Nearly all the major players in the fiscal cliff negotiations are starting to agree on one thing: A deal is virtually impossible before the New Year.
Unlike the bank bailout in 2008, the tax deal in 2010 and the debt ceiling in 2011, the Senate almost certainly won't swoop in and help sidestep a potential economic calamity, senior officials in both parties predicted on Wednesday.
With the country teetering on this fiscal cliff of deep spending cuts and sharp tax hikes, the philosophical differences, the shortened timetable and the political dynamics appear to be insurmountable hurdles for a bipartisan deal by New Year's Day.
Hopes of a grand-bargain -- to shave trillions of dollars off the deficit by cutting entitlement programs and raising revenue -- are shattered. House Republicans already failed to pass their "Plan B" proposal. And now aides and senators say the White House's smaller, fall-back plan floated last week is a non-starter among Republicans in Senate -- much less the House.
On top of that, the Treasury Department announced Wednesday that the nation would hit the debt limit on Dec. 31, and would then have to take "extraordinary measures" to avoid exhausting the government's borrowing limit in the New Year.
Senate Democrats are drafting a fallback bill to resolve the crisis, but they have little optimism that Republicans will accept their proposals. The White House, a senior administration official said, is in close coordination with Senate Democrats. Late Wednesday, Reid's office pushed Republicans to pass a bill to extend tax rates for income below $250,000.
The House sidestepped a decision Wednesday to bring the chamber back into session, putting the burden squarely on the Senate, where the stars will need to align for swift action in the next few days. Speaker John Boehner's leadership team said bluntly: the "Senate first must act" before the House will consider additional legislation to avoid the cliff. So that they're all on the same page, House Republicans will have a members only conference call Thursday.
For Senate Majority Leader Harry Reid to bring up a new bill, he'll need assurances from Senate Minority Leader Mitch McConnell not to filibuster it -- and not to pressure his members to block it. And Reid will need Boehner's word that any Senate-passed bill would be scheduled for a vote and could pass with support largely from Democrats, even if it lacks a majority of Republican support.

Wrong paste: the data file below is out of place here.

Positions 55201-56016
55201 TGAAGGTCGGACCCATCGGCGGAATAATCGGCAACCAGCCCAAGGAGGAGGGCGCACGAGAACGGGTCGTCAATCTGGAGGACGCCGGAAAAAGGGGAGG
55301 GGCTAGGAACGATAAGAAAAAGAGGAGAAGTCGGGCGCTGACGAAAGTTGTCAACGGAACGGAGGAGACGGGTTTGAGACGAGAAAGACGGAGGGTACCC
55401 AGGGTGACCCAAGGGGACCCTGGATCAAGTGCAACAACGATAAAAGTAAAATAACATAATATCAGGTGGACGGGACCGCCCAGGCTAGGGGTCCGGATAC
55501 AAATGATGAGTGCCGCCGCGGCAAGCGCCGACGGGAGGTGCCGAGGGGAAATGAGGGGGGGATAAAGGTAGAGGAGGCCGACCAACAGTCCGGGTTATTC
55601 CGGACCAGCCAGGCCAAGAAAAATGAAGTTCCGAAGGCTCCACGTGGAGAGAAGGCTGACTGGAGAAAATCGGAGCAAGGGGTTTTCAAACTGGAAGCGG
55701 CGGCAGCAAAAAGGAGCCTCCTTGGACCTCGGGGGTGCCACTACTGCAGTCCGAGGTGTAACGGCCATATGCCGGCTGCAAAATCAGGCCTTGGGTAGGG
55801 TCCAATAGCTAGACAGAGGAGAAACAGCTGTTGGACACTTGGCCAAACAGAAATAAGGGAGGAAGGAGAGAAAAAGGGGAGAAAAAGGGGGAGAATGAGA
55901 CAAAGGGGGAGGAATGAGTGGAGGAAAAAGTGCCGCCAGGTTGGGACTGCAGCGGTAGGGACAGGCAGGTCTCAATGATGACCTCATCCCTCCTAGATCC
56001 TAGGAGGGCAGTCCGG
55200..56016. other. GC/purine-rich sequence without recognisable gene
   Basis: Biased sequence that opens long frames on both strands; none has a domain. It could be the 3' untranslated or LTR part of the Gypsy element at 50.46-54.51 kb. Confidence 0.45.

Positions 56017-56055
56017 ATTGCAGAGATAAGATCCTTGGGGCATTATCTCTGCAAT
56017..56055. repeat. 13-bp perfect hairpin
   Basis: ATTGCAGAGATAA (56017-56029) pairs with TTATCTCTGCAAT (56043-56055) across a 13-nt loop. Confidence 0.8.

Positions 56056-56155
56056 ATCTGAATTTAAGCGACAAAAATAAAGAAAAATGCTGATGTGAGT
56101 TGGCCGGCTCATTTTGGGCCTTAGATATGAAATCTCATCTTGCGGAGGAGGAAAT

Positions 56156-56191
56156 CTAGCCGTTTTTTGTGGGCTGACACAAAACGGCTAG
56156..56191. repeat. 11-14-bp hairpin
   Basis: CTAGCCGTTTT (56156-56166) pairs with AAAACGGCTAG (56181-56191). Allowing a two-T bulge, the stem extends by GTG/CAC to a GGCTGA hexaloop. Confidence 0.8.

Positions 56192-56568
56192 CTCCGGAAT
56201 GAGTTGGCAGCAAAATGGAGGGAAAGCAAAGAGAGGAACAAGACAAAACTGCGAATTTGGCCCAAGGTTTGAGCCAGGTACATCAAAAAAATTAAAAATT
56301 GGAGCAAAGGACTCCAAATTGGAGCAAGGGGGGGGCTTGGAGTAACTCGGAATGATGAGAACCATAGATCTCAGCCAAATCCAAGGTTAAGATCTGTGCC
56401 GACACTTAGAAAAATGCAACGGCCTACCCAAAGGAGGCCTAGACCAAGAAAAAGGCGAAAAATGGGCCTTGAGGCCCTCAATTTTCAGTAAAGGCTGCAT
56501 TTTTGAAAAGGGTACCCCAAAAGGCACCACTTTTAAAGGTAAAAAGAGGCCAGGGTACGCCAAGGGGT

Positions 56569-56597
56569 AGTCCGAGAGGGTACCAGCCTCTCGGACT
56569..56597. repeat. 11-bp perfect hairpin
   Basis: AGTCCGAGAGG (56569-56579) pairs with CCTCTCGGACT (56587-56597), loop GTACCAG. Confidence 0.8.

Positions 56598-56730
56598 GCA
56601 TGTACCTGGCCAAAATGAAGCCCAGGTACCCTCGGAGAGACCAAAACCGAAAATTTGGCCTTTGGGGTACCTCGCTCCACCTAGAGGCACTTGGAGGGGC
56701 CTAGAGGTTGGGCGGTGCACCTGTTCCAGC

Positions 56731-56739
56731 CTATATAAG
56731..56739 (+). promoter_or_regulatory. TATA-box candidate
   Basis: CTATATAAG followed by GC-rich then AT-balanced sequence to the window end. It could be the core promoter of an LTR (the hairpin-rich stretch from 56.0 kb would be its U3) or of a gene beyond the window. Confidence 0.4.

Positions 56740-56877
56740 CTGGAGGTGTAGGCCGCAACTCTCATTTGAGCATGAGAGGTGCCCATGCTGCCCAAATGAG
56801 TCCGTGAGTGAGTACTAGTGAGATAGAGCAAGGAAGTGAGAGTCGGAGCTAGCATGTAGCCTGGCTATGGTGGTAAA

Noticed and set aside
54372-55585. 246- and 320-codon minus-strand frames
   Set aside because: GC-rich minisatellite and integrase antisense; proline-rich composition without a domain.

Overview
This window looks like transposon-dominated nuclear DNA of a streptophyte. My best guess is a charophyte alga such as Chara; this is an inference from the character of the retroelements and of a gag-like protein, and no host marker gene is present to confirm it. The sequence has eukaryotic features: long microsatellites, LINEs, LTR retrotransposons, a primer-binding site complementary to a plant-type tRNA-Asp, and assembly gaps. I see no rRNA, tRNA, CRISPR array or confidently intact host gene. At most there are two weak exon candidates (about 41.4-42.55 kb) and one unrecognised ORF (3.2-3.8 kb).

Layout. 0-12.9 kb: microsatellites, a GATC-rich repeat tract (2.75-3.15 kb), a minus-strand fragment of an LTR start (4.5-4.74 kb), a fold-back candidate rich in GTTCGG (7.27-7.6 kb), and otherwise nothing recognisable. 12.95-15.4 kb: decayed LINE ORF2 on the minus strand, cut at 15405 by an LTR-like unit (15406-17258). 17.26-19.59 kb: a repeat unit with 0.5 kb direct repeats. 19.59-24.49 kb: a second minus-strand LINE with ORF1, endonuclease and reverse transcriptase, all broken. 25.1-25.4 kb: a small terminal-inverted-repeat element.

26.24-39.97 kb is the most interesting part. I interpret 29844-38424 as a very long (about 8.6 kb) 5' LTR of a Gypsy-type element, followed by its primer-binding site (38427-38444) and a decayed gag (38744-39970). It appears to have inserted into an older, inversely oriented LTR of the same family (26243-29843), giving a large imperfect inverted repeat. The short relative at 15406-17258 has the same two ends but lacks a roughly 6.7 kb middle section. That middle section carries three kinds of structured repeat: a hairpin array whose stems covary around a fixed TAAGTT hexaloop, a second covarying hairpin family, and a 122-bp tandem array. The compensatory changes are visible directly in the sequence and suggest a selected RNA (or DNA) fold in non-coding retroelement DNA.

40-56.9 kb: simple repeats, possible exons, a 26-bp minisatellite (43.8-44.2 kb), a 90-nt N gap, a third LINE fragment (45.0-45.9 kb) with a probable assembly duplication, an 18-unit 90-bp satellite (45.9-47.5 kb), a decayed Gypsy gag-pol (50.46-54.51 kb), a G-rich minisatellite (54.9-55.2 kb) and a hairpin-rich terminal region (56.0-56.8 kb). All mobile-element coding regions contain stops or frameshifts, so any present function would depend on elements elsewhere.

That scenario seems unlikely right now.
From McConnell's perspective, the White House will have to pare back its demands for tax increases if Republicans will concede the fight and risk the wrath from the right. And then President Barack Obama will need to give far more on cuts to entitlement programs like Medicare and Social Security in order to get some GOP cooperation on tax rate hikes, Republican officials say.
McConnell almost certainly won't try to jam Boehner by allowing a bill to pass the Senate that doesn't have support among House and Senate Republicans, sources say. And Democrats believe that Boehner will have more leeway to cut a deal in the new year once he's reelected speaker, though the Ohio Republican has said he's not concerned his perch atop the House has been threatened by his handling of the fiscal talks.
Democrats also have good political reasons to hold out until after the New Year, when the new Congress convenes Jan. 3.
Democrats are slated to increase seats in both chambers in the next Congress -- with a robust 10-seat majority in the Senate, and the White House believes it has little incentive to cave to GOP demands ahead of the fiscal cliff.
Over the truncated Christmas recess, neither side reported any headway to resolve the impasse -- McConnell's staff didn't hear from the White House before Wednesday afternoon. And even if all sides were to suddenly agree to a deal, the Senate could need several days to jump through a series of procedural hurdles, plus the House would have to scramble back to Washington and vote on it -- even though there are just a handful of days until 2013.
"What Obama has outlined as minimally acceptable to him doesn't come within a country mile of passing either the House or the Senate," said one senior GOP aide. "No negotiation can change the fundamentals."
Added a Democratic aide: "Unless Boehner and McConnell are willing to buck their tea party members, then I see nothing happening."
Senators, too, sense the inevitability of ending 2012 with no deal -- and Republicans argue Boehner shouldn't simply accept Obama's demands as Jan. 1 rapidly approaches.
"I'm not sure why he would have to accept that - the president's attitude, his stated message was, 'Accept what I've given you or we'll go off the cliff,'" said Sen. Richard Burr (R-N.C.), the chief deputy whip. "Why is it not OK for John [Boehner] to say, 'I tried what I thought was doable - and it's not. So we'll go off together.'"
House Republican leaders spoke on a conference call Wednesday afternoon, but no decisions were made on a new strategy, according to sources. House Republicans believe Senate Democrats need to pass a bill to avert tax increases before the House acts. If the nation careens off the cliff, they're trying to make sure Reid shares in the blame.